Advanced Woody Biomass Logistics for Co-Firing in Existing Coal Power Plant: Case Study of the Great Lakes States

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Department of Civil and Environmental Engineering


© National Academy of Sciences: Transportation Research Board 2018. One of the core decisions on securing the supply of biomass to co-firing power plants is the design of a proper logistics system. Though technologies have been developed to improve the characteristics of feedstock, their effects in the logistics systems have received less attention. This paper compares the conventional woody biomass logistics system with the advanced woody biomass logistics system that includes the torrefaction process to upgrade the feedstock. More specifically, this study uses a mixed integer linear program to integrate conventional and advanced biomass logistics and applies them to a case study of 26 coal power plants in the Great Lakes states to determine the most feasible logistics system for each plant. The results revealed that the amount of cost savings from the advanced woody biomass logistics depends on the capacity and location of the power plant. To categorize the cost savings of individual plants, it was found that plants can be divided into seven groups based on three parameters: 1) annual coal tonnage shipped (total capacity), 2) availability of biomass in the vicinity, and 3) average distance from biomass collecting sites. Overall savings from advanced logistics were small, but plants within each of the groups demonstrated similar cost reductions. The sensitivity analysis showed that trucking costs and feedstock purchasing costs were most sensitive to variation. From torrefaction effects, energy content after torrefaction had more significance than mass reduction.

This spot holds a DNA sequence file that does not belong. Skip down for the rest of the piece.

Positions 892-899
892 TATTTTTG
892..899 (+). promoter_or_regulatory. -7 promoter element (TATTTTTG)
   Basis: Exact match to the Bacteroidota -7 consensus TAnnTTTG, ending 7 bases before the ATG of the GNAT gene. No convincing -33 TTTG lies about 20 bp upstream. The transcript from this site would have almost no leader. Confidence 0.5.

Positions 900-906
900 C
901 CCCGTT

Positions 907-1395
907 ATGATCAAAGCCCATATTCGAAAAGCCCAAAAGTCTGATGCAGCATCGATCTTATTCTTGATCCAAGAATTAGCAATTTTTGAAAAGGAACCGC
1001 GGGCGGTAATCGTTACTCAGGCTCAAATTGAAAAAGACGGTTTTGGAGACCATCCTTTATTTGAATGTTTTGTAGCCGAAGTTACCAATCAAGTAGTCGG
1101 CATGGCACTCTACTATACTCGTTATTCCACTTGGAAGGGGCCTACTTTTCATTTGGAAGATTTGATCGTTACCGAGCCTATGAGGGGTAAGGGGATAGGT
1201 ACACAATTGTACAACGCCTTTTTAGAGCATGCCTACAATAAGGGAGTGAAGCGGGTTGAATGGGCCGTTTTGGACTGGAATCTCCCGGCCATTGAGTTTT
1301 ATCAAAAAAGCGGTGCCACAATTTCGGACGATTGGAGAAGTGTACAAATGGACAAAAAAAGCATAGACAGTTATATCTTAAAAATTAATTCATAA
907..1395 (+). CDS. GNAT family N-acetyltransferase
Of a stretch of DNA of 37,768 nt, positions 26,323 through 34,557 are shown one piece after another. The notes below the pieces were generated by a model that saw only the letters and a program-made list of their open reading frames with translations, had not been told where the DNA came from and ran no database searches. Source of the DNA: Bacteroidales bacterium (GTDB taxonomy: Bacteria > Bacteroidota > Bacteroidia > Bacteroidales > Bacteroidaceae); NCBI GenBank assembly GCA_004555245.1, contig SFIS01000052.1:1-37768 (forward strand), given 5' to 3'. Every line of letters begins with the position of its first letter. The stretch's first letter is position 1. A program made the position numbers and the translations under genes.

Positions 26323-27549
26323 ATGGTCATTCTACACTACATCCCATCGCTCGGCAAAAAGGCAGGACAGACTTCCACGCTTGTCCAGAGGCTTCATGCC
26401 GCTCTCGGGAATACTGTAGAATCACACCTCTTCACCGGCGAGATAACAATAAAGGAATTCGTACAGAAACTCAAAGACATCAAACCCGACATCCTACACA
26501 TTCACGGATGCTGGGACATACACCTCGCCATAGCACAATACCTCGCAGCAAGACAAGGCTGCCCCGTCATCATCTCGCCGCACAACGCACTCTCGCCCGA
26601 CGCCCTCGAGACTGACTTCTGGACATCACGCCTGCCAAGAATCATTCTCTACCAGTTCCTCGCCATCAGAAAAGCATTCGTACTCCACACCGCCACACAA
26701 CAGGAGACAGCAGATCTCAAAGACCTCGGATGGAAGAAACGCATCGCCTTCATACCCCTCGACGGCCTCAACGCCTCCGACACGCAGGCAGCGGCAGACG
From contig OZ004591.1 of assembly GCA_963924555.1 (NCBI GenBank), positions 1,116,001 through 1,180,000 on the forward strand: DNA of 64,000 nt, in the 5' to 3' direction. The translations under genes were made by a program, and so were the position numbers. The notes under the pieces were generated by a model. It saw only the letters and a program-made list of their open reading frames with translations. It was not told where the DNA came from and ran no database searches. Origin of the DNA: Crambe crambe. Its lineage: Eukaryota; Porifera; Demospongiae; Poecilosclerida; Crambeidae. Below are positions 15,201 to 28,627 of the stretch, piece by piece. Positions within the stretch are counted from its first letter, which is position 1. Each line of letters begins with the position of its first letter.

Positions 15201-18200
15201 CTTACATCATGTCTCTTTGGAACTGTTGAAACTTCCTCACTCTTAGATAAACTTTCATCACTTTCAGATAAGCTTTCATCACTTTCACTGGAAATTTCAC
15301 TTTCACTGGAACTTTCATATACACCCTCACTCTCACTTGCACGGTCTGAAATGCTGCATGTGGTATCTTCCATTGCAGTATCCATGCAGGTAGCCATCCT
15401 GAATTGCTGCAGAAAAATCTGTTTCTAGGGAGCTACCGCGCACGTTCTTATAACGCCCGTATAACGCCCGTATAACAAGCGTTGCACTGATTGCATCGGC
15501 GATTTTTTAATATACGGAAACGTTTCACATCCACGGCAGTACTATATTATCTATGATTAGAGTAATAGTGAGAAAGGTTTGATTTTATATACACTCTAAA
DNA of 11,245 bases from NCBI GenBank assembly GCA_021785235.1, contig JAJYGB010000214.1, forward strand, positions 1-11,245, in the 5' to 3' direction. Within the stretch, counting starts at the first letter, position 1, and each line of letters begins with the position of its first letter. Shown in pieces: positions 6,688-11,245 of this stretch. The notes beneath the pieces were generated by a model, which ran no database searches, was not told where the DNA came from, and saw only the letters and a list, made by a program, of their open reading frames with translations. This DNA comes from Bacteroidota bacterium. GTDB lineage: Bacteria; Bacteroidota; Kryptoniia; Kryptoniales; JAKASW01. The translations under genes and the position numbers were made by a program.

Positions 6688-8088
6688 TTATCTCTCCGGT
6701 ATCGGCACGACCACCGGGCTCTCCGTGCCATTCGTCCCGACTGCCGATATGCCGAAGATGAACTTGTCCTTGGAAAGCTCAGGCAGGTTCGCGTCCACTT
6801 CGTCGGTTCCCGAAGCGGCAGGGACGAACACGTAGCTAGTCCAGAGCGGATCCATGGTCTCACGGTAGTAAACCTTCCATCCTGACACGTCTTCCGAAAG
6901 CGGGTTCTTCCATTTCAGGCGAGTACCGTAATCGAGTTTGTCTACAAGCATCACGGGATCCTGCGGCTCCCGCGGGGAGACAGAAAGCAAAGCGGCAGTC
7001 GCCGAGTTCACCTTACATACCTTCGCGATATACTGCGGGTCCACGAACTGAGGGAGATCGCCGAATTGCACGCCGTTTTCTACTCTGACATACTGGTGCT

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Transportation Research Record